exempting certain
 categories of the  cultivation  of  the  land  and  
the  persons
 cultivating it for growing sugarcane, for making improvement  in
  the financial and social status of the peasants using  the  land
 for growing sugarcane, fruits or flowers or for the breeding  of
 livestock. 
The words which are used in sub-clause (b) of Section
43A(1) clearly provide that such exemption was available to  the
 leases of land granted by "any bodies" or "persons"  other  than
 those mentioned in clause (a) for cultivation  of  sugarcane  or
 the growing of fruits or flowers or for breeding  of  livestock.
 The words used in  sub-clause  (b)  "any  bodies"  or  "persons"
 cannot be made applicable to a single person. 
Such  an  attempt would be throttling the spirit of enacting Section  43A  of  the Bombay Tenancy Act…………..”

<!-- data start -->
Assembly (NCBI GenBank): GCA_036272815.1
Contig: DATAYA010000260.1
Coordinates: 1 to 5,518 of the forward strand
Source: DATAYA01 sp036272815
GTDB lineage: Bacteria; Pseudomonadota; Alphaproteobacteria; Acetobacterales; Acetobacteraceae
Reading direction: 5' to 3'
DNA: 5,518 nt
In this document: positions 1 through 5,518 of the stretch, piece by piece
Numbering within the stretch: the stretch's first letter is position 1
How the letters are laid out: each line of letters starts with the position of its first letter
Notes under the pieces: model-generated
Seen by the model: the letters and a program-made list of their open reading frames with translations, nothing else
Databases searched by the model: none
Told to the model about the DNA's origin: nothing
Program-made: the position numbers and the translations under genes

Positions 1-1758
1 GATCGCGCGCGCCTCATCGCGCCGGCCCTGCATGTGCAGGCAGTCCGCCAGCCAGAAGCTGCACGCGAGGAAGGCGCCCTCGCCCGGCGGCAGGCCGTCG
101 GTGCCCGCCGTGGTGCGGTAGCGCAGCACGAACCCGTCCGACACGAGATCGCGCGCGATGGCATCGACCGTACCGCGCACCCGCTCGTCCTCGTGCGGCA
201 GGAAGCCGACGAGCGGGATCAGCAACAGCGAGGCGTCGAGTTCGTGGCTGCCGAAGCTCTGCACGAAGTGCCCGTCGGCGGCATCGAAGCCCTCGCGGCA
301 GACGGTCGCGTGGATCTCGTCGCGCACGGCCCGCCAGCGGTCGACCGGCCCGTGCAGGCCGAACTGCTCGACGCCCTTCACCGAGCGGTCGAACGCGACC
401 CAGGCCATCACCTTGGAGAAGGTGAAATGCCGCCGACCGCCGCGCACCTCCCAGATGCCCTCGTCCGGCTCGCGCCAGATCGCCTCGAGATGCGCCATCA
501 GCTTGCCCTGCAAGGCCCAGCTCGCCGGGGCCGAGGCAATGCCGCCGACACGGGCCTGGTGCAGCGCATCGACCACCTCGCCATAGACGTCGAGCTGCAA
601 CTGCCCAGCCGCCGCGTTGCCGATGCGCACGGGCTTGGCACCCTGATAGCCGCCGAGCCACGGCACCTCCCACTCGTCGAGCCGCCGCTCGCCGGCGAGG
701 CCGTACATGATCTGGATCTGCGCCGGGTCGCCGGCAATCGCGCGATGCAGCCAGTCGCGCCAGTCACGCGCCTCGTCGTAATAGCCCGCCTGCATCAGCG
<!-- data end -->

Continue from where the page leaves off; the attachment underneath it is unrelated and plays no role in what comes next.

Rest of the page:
We have  heard  Dr.  Rajeev  B.  Masodkar,  learned  counsel  for  the
appellants whereas  respondents  are  represented  by  Mr.  Kailash  Pandey,
Advocate.

      Dr.  Masodkar contends that the finding recorded by the Tribunal  that
the lease was for cultivation of sugarcane has been set aside  by  the  High
Court without assigning any reason and it merely stated  “that  the  finding
recorded by the SDO Shahuwadi is consistent with  the  evidence  on  record”
and “the approach adopted by him was correct, proper and legal” and in  such
circumstances “it was beyond the jurisdiction” of the Tribunal “to  dislodge
it in the revision”.  He points out  that  the  Sub-Divisional  Officer  had
jumped to a finding without assigning any reason and hence it was  open  for
the Tribunal to upset the same and record  its  own  finding.   Mr.  Pandey,
however, submits that the Tribunal, which is a  court  of  revision,  cannot
act as a court of appeal and, hence, the High Court  was  right  in  setting
aside its finding.

      We have considered the rival submission and we find substance  in  the
submission  of  Dr.  Masodkar.   True  it  is  that  the  revisional   court
ordinarily does not reappraise the evidence but in case  it  is  found  that
the finding  recorded  by  the  appellate  authority  is  perverse,  nothing
prevents it from upsetting the finding of the appellate authority.   If  the
appellate authority records a finding without consideration of the  relevant